Bulimia nervosa, better known as bulimia, is most common among female adolescents through their mid-twenties. Families with a history of mental health problems, eating disorders, physical illness, or substance abuse are more likely to produce people who become bulimic in their adolescent years.
They often binge by eating large amounts, up to 55, 000 calories; and then purge by inducing vomiting or misusing laxatives and diuretics or other medications that prevent their bodies from retaining all the food consumed. Bulimics repeat this binge-purge cycle from once a week to many times a day. Most often the cycle is done in secret. Bulimia may also be used in conjunction with anorexia nervosa, where the sufferer undergoes a binge-purge cycle followed by a session of anorexia nervosa, where the sufferer may over exercise and refuse to eat. Most bulimics have a normal bodyweight and appear to be healthy.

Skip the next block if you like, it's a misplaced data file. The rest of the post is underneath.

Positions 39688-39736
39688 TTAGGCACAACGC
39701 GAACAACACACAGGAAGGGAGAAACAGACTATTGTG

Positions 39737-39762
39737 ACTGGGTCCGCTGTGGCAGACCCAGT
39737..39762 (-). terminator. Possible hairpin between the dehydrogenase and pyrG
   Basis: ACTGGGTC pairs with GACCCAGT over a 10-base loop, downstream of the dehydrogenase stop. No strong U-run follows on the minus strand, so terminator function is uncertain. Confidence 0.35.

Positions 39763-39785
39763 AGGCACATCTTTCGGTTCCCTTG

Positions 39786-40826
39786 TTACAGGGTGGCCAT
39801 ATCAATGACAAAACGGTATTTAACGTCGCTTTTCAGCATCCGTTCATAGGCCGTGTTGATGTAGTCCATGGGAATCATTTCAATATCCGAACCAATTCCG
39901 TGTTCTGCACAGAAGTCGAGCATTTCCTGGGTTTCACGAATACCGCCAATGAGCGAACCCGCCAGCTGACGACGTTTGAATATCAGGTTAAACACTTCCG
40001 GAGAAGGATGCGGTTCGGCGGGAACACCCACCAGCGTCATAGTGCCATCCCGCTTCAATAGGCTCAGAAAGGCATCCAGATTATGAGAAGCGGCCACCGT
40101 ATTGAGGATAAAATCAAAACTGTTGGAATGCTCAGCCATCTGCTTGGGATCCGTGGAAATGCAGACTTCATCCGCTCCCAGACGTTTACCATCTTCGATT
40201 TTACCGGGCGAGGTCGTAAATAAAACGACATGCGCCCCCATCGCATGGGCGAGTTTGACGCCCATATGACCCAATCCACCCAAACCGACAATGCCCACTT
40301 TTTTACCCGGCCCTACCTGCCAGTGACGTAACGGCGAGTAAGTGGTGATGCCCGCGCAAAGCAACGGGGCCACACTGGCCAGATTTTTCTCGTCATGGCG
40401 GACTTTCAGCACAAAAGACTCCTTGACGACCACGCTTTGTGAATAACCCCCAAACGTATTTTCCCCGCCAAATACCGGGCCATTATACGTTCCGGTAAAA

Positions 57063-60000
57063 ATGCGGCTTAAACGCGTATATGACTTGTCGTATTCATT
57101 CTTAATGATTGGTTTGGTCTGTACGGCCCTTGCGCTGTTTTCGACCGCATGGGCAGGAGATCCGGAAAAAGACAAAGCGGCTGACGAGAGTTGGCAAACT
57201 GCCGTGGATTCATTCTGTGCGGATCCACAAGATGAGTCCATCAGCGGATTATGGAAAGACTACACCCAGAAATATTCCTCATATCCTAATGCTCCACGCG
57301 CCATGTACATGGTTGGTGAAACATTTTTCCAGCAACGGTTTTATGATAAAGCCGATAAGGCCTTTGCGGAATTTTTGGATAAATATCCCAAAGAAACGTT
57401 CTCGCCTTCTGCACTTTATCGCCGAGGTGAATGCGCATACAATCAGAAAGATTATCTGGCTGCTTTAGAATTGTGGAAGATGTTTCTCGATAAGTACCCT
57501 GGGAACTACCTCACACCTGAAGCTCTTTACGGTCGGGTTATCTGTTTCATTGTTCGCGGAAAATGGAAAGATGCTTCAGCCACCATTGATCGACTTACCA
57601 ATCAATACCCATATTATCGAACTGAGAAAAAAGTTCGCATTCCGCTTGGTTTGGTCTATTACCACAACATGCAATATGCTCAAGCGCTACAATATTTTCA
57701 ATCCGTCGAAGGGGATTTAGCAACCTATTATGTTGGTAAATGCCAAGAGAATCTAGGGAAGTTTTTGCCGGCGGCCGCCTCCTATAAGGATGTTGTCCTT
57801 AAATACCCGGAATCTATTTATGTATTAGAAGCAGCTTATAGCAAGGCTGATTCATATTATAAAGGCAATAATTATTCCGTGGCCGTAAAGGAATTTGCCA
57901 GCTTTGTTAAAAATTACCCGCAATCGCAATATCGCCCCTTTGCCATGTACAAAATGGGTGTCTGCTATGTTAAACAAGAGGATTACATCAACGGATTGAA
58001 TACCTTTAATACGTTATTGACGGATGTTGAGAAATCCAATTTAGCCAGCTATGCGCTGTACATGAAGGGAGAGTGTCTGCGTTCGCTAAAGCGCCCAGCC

Although the causes of bulimia remain to be unknown, many believe it is triggered by a pathological fear of becoming fat.
Cultural and social ideals, low self-esteem, and the persons feelings are all thought to be factors for the cause of bulimia. Bouts of depression, boredom, and anger increase the likelihood of bulimia; the risk is especially high if the person is alone.
The mental outcome of the disorder is that the majority of bulimics have problems within their family, and exhibit symptoms of depression. Up to one third have attempted suicide. In some cases, bulimia has occupied the person's life, in that all of the person's social contacts have been shunned.
There are several signs that may indicate bulimia. If there is evidence of consumption of a large amount of food in a short period of time (binge eating) and evidence of purging (such as frequent trips to the bathroom after meals, evidence...